Consequently, the specific costs for the provision of infrastructural services increase. Another driving factor for increasing costs of infrastructural services is the need for infrastructure rehabilitation which, on the other hand, provides an opportunity for down-sizing the system and adapting it in a sustainable way to the emerging pattern of demand.

Demographic change, segregation and social urban renewal from a West German perspective

From a West German perspective, the processes of demographic change and segregation are spatially quite differentiated. Most of the larger towns of North-Rhine Westphalia register a declining population due to suburbanization and other forms of out-migration or because of an aging population, resulting in much fewer births than deaths. Especially the cities of the Ruhr-Area, Germany’s biggest old industrial region, are coping with this phenomenon since decades. But at the same time, they are still targets for in-migration and melting pots for people from other countries. But some cities are growing, e. g. Bonn: Their growth in population comes both from to positive migration rates and a positive relation of births and deaths.

In the cities and regions of North Rhine-Westphalia growth and decline exist at the same time. On the city level, the three processes of population decline, growing percentage of elderly and growing percentage of inhabitants with a migrant history do overlap and influence each other. Especially the processes of social, ethnic and demographic segregation are very complex. Coping Strategies differ from those in eastern Germany; they are set in the broader framework of publically funded social and urban development programs.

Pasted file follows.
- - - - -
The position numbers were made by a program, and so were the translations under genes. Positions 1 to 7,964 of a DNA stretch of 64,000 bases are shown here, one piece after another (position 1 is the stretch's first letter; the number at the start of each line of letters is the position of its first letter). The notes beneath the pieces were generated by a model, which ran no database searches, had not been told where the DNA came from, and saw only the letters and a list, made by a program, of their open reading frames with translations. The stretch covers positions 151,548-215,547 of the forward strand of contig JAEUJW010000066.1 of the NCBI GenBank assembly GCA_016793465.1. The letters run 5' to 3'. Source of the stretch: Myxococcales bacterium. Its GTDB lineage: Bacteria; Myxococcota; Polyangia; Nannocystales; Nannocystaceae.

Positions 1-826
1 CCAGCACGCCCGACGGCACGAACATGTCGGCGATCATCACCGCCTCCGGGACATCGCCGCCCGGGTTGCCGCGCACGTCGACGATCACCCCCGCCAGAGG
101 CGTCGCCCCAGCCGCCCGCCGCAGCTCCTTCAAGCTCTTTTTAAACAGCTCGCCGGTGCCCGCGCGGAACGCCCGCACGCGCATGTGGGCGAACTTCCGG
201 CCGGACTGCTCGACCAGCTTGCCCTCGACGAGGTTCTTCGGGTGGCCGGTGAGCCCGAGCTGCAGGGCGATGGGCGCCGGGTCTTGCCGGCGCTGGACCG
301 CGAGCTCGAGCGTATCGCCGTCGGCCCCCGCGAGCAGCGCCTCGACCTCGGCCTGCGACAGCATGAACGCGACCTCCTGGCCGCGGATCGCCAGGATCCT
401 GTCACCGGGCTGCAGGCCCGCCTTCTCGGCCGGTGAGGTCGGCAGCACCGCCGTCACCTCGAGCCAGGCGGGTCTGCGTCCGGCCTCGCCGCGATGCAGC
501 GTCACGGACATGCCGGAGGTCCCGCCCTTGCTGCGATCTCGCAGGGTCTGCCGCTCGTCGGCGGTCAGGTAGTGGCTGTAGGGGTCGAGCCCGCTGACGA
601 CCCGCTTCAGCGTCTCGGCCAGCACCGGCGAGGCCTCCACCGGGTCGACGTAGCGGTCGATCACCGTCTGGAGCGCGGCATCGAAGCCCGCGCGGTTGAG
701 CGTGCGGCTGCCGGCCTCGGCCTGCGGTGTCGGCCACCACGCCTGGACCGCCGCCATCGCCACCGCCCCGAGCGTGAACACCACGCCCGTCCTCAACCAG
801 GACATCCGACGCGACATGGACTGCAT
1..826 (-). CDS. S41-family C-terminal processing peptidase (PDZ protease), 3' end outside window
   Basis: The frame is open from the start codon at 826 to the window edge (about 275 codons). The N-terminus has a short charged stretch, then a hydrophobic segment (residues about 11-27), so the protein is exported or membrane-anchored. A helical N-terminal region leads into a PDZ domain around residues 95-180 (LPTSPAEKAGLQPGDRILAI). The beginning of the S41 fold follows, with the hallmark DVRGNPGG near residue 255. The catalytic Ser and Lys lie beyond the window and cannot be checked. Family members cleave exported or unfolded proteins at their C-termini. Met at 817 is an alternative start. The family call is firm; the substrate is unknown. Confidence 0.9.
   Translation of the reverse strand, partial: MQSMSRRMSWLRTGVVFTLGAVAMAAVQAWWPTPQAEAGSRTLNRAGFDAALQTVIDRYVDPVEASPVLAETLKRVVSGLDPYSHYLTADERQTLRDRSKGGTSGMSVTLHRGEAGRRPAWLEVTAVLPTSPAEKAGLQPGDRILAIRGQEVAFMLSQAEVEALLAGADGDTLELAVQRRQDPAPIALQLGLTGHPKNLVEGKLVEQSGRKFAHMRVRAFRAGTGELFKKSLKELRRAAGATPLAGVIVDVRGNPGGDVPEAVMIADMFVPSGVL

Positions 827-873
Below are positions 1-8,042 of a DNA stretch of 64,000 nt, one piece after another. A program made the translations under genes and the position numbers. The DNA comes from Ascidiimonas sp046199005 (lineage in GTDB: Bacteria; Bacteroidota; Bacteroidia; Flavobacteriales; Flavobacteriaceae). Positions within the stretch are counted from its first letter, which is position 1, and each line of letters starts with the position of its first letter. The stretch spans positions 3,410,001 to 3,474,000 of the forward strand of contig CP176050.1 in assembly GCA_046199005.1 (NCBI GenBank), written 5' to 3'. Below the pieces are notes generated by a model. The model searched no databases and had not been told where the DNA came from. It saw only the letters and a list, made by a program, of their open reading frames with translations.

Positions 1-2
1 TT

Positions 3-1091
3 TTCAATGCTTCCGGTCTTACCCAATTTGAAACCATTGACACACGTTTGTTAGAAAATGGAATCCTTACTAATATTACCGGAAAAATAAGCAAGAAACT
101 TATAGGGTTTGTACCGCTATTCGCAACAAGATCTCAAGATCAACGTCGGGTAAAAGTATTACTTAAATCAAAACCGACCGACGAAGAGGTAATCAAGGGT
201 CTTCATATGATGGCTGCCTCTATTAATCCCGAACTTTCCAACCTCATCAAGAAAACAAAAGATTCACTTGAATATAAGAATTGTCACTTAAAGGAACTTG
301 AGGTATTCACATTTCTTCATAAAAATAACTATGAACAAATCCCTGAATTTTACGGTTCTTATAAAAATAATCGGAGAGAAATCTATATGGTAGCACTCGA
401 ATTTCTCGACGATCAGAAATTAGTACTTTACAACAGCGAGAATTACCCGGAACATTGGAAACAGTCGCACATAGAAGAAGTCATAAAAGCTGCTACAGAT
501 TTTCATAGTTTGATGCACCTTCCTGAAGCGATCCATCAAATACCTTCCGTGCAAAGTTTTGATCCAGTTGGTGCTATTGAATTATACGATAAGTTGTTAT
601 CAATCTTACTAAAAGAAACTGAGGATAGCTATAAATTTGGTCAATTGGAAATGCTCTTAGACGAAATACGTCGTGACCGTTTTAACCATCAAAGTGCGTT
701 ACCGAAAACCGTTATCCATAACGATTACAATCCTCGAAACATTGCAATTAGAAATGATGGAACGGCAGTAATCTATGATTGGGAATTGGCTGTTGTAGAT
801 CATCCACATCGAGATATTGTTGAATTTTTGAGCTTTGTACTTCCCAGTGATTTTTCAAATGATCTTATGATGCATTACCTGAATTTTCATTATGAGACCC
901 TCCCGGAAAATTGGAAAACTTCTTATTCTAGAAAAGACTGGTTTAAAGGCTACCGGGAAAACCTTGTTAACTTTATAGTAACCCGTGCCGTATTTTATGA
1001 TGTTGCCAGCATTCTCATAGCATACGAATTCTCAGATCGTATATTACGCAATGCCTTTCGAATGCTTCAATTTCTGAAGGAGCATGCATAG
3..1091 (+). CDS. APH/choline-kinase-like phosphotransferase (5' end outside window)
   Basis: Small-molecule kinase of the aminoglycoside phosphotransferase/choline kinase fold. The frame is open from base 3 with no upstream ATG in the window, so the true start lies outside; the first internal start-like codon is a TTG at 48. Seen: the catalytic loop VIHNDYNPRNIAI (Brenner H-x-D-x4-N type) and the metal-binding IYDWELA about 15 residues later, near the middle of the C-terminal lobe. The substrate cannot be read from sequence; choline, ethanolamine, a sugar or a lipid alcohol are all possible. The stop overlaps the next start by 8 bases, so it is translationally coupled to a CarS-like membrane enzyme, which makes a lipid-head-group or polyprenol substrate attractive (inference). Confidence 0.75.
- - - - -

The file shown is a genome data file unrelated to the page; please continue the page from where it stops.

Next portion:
This article is based on presentations held at the 2006 conference "Coping with city shrinkage and demographic change - lessons from around the globe", organized by the Leibniz-Institute of Ecological and Regional Development (IÖR) and the Schader-Stiftung in Dresden/Germany. The speakers were Peter Flath (Germany), Heike Liebmann and Dr. Tobias Robischon (Germany), Raimund K. Herz (Germany) and Evelyn Sucato (Germany).